EPA Rule to Restrict Uses of Some Glymes in Consumer Products Cleared by OMB

By Pat Rizzuto

Nov. 26 — The Office of Management and Budget approved on Nov. 26 a final significant new use rule (SNUR) the Environmental Protection Agency plans to issue for certain ethylene glycol ethers, also known as glymes.

The proposed SNUR, which the agency published July 12, 2011, would have restricted the use of 14 glymes in consumer products.

Chemical manufacturers did not file any production or importation records for eight of the 14 chemicals in 2012, the most recent year for which Chemical Data Reporting rule documents had to be filed. That may mean the chemicals are no longer made in or imported into the U.S.

Manufacturers of the remaining six chemicals included the 3M Co., BASF Corp., Lyondell Chemical Co. and six companies that declared their names to be confidential business information.

Reproductive, Developmental Effects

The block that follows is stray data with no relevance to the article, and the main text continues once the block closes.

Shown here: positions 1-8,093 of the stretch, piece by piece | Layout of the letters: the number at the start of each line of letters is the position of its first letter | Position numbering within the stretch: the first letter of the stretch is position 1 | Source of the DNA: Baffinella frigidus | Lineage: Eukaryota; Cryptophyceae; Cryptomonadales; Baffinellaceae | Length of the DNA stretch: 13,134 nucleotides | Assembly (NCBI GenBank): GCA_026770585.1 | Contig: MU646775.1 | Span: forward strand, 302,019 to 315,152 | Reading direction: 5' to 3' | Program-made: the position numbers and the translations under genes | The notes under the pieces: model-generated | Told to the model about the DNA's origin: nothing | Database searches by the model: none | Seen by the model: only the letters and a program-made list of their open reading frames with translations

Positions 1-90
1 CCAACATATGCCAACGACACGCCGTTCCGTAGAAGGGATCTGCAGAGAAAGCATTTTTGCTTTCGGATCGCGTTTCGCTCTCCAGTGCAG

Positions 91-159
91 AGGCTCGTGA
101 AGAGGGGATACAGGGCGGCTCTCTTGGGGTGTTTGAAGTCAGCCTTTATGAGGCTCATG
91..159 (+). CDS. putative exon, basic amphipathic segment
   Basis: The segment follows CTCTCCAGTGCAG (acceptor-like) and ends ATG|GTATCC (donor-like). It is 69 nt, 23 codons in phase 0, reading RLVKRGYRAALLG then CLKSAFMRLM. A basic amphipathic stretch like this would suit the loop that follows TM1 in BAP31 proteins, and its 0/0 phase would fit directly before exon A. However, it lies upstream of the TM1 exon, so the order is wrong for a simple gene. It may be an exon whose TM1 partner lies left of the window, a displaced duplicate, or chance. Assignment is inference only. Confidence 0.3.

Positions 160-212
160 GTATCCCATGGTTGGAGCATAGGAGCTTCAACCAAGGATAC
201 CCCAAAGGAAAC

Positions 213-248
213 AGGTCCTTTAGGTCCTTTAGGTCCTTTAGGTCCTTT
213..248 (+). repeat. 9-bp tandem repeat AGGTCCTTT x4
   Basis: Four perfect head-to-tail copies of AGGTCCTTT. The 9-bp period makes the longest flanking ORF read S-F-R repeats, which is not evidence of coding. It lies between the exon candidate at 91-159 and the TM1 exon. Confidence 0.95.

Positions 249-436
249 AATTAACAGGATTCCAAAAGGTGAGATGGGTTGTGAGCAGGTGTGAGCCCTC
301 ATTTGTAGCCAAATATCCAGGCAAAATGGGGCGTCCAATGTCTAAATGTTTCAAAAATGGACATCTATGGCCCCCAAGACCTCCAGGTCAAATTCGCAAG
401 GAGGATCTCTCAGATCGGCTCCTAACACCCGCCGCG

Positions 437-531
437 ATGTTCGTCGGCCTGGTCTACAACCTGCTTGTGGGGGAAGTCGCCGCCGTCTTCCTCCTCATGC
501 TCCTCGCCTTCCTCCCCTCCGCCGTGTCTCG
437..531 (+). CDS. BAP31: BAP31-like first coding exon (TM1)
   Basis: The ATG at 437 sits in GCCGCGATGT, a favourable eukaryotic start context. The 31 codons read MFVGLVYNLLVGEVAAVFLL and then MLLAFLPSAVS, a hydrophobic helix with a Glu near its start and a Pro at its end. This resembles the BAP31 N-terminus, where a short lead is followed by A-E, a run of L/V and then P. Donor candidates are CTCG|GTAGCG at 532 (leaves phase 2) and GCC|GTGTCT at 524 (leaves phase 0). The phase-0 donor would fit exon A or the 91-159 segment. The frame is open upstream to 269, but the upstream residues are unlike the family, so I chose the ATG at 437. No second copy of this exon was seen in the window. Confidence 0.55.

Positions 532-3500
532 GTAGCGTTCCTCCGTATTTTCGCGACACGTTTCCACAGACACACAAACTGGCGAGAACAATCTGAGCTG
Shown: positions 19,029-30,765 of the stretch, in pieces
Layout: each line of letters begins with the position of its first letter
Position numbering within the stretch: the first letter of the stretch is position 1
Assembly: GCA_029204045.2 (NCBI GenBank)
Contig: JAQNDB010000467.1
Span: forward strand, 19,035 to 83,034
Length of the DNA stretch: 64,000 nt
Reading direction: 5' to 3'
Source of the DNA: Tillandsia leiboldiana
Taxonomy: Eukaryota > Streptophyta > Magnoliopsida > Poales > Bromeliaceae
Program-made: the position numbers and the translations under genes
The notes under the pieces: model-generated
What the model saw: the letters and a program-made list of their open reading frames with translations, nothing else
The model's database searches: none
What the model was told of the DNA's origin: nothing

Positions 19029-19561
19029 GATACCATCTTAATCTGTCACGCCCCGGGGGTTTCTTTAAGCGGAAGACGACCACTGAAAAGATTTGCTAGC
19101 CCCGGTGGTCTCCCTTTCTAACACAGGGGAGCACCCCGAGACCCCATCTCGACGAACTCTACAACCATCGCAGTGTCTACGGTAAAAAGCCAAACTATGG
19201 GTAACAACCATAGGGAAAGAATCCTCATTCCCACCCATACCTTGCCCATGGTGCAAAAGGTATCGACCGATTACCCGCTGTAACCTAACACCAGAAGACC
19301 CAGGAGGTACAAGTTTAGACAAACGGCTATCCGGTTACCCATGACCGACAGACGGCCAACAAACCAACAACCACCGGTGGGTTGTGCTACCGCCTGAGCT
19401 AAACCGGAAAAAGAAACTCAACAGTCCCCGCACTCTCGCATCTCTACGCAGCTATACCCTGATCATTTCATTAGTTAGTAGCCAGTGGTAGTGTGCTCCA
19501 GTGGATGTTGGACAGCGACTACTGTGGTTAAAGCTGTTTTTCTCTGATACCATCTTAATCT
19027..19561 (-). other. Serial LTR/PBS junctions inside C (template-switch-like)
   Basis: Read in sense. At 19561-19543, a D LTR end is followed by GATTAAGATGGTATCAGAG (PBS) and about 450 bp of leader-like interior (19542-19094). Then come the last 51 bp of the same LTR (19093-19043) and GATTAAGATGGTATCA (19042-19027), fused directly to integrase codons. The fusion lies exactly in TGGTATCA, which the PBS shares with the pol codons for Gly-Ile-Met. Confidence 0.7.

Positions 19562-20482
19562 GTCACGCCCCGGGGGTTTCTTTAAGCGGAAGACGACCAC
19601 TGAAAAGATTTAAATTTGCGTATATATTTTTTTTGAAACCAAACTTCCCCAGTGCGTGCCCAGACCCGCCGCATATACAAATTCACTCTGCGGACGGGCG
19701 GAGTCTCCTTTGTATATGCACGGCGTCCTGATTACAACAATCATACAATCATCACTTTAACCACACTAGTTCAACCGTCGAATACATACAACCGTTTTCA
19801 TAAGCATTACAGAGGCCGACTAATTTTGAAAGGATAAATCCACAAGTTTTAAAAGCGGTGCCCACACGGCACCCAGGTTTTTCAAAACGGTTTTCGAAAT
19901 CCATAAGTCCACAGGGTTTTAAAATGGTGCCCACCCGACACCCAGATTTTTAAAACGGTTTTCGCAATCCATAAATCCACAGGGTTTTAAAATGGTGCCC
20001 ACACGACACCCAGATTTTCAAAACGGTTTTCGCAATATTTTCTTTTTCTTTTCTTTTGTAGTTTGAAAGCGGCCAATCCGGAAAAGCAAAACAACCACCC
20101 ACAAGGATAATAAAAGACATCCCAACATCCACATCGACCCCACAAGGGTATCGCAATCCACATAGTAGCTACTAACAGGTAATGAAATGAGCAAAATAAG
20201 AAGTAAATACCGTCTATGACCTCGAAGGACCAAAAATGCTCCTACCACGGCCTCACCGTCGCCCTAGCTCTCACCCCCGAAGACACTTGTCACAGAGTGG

Under the proposed SNUR, any company wanting to make or use the listed chemicals in a way the agency designated as new—for example, in any consumer product except sealed lithium batteries—would have to notify the agency at least 90 days before doing so.

The notification would allow the agency to review the planned new use and determine whether it posed a risk to human health or the environment that warranted some kind of control.

The agency said it was concerned because all 14 chemicals have similar structures, and laboratory animal toxicity data for three of the 14 show they can cause reproductive and developmental harm.

In comments on the proposed rule, the Association of Global Automakers asked the EPA to exclude uses of the chemicals in motor vehicles and motor vehicle equipment.

To contact the reporter on this story: Pat Rizzuto in Washington at prizzuto@bna.com

To contact the editor responsible for this story: Larry Pearl at lpearl@bna.com